Non-implementation of Fly-ash Notifications and order of NGT does not raise competition issues: CCI

Competition Commission of India (CCI):  The bench comprising of Sudhir Mital, Chairperson and Augustine Peter, U.C. Nahta and G.P. Mittal, Members while closing a matter filed for the contravention of Section 4 of the Competition Act, 2002 stated regarding the matter that the remedy for non-implementation of fly ash notifications and non-compliance of the order of NGT does not come under the ambit of CCI due to non-raising of competition issue.

The present matter has the following factual matrix; the Informant has filed the application against PWD, U.P. for contravening the provisions of Section 4 of Competition Act, 2002. It has been stated by the informant that more than 30 to 40 % of public construction activities are carried out by the opposite party in State of U.P. The OP is the designated nodal agency with respect to civil construction agencies/departments and their regulation and also the designated nodal agency for fly as product utilization.

Various notifications (Fly ash Notifications) have been issued by Ministry of Environment, Forests and Climate Change in order to use fly ash bricks and fly ash based construction products mandatory for the government and private agencies. Informant’s major grievance was of the non-implementation of Fly ash Notifications by the OP. OP being a nodal agency of State of UP and issuing circulars on utilization of fly ash bricks was yet prescribing usage of only standard clay bricks and due to which the use of fly ash bricks was absolutely restricted and denied.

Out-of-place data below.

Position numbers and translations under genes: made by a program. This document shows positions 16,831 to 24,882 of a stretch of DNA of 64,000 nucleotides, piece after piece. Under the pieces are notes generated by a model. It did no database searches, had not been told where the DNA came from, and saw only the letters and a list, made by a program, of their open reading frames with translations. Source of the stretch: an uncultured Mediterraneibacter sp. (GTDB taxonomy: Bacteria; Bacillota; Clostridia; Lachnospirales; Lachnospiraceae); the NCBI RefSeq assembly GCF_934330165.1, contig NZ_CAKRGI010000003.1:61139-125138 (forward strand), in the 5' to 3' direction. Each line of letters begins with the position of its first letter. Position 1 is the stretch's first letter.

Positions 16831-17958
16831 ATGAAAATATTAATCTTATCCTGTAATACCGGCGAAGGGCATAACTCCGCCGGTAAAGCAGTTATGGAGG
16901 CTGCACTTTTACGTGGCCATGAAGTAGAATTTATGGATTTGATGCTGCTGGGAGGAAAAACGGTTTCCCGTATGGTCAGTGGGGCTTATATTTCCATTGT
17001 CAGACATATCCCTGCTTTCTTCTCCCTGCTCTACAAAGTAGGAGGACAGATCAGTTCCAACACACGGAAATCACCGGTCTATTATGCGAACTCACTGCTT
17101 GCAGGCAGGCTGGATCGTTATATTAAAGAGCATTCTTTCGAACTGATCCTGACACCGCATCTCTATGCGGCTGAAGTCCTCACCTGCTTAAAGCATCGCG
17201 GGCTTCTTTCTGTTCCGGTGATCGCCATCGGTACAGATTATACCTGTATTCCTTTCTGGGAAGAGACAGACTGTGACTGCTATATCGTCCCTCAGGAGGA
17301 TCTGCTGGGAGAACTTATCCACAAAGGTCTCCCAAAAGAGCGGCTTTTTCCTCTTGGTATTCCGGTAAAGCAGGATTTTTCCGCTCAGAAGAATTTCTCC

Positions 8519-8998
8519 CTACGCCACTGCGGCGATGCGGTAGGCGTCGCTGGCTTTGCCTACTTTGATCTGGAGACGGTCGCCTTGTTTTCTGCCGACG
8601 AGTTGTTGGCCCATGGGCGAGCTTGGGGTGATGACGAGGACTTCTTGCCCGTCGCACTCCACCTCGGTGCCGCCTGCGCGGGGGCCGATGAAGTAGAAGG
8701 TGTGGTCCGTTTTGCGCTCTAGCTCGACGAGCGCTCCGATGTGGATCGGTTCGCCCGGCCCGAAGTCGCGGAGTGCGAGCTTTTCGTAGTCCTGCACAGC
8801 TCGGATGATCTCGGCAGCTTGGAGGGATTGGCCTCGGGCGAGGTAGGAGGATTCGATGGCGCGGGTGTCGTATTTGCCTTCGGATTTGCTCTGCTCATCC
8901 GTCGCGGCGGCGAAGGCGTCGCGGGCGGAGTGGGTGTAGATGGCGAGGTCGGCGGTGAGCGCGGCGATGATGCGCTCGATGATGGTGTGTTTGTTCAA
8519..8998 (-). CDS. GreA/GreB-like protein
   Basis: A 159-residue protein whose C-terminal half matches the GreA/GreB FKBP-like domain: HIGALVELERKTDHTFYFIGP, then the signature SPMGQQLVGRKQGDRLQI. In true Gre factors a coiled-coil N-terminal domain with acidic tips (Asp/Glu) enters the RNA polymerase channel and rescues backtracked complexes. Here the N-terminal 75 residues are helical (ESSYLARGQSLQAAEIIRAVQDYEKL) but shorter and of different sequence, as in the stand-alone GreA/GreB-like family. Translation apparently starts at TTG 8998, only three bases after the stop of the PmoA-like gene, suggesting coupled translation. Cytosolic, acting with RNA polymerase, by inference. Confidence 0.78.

The commission took up the said matter and analysed the facts of the case while seeking additional information on the same. It was observed that both fly ash, as well as clay bricks, can be used in construction activities interchangeably. Commission reiterated its decision as stated in, Flyash Based Bricks Manufacturers and Promoters Association, In re, Case No. 22 of 2017 that both the bricks can be used substitutably. Further, it was also noted that brick is a product of high volume and low value, proportion of transportation cost in the total cost is high, users prefer to procure bricks only from kilns spread across the geographical area of a particular State, which in the present case would make State of U. P. as the relevant geographical market. In regard to the issue of dominance of market, OP does not enjoy a dominant position in the relevant market as a procurer. Thus, the case was closed under Section 26(2) of the Act. [Sanjay Agarwal v. PWD, Govt. of U.P., 2018 SCC OnLine CCI 78, Order dated 30-08-2018]

Join the discussion

Your email address will not be published. Required fields are marked *

This site uses Akismet to reduce spam. Learn how your comment data is processed.